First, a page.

Warp: Technical stuff

Although each level is more than ten screens long (and can be made any size) the graphics area that stores the background is in fact just a little over two screens. Think of the current view as a window that moves upward along the graphics area. New ground is continuously being drawn above the window. At the same time an exact replica is drawn below it, so that when the window reaches the top of the graphics area it can jump down to the bottom and continue seamlessly from there. The cost of this on-the-fly graphics updating is (at most) one Graphics.drawImage operation per animation cycle and it saves a tremendous amount of memory.

Another memory-saving strategy I've used in Warp is to load the graphics of each new level separately and throw them away when they are no longer needed. This dramatically cuts down on the number of Image objects the applet needs to allocate and of course reduces the download time for netsurfers who weren't going to play all nine levels anyway. (I was actually forced to do this because otherwise the game would have been too big to run on the humble Macintosh Performa 6200 I was using at the time.)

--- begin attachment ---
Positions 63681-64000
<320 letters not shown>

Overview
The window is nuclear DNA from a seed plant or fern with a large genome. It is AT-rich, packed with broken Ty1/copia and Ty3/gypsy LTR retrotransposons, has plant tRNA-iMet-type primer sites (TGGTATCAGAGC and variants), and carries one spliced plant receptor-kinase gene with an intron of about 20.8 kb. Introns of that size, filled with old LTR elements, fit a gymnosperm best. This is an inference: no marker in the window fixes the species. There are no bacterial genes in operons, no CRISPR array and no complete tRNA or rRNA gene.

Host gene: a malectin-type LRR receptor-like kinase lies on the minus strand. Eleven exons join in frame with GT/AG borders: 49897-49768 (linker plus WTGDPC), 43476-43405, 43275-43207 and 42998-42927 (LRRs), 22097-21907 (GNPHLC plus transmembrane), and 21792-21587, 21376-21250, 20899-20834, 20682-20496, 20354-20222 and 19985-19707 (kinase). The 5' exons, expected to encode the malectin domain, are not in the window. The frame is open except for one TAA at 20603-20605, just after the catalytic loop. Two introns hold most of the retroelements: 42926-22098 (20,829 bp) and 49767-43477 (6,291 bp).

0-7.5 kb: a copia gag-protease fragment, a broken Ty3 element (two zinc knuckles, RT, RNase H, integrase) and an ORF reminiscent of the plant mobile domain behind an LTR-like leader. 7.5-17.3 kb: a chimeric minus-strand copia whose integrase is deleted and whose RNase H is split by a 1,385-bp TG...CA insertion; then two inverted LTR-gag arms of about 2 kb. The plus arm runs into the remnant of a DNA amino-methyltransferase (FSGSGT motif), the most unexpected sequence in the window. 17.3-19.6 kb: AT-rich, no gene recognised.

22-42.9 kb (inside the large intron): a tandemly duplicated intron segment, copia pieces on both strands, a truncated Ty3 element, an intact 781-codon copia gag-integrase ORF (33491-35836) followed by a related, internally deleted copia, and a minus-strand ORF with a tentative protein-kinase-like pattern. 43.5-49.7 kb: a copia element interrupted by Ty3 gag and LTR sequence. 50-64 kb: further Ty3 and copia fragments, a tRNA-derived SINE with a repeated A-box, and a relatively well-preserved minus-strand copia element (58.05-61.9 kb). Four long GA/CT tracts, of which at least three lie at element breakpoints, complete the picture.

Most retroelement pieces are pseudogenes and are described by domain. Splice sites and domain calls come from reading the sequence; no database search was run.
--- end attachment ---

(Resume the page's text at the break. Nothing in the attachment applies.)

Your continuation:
To make the scrolling as smooth as possible, I don't update the score display and the blasted stationary objects immediately, but wait until the graphics updating has a spare cycle. I'm not sure exactly how much effect this has, but on slow machines I suppose every little bit helps.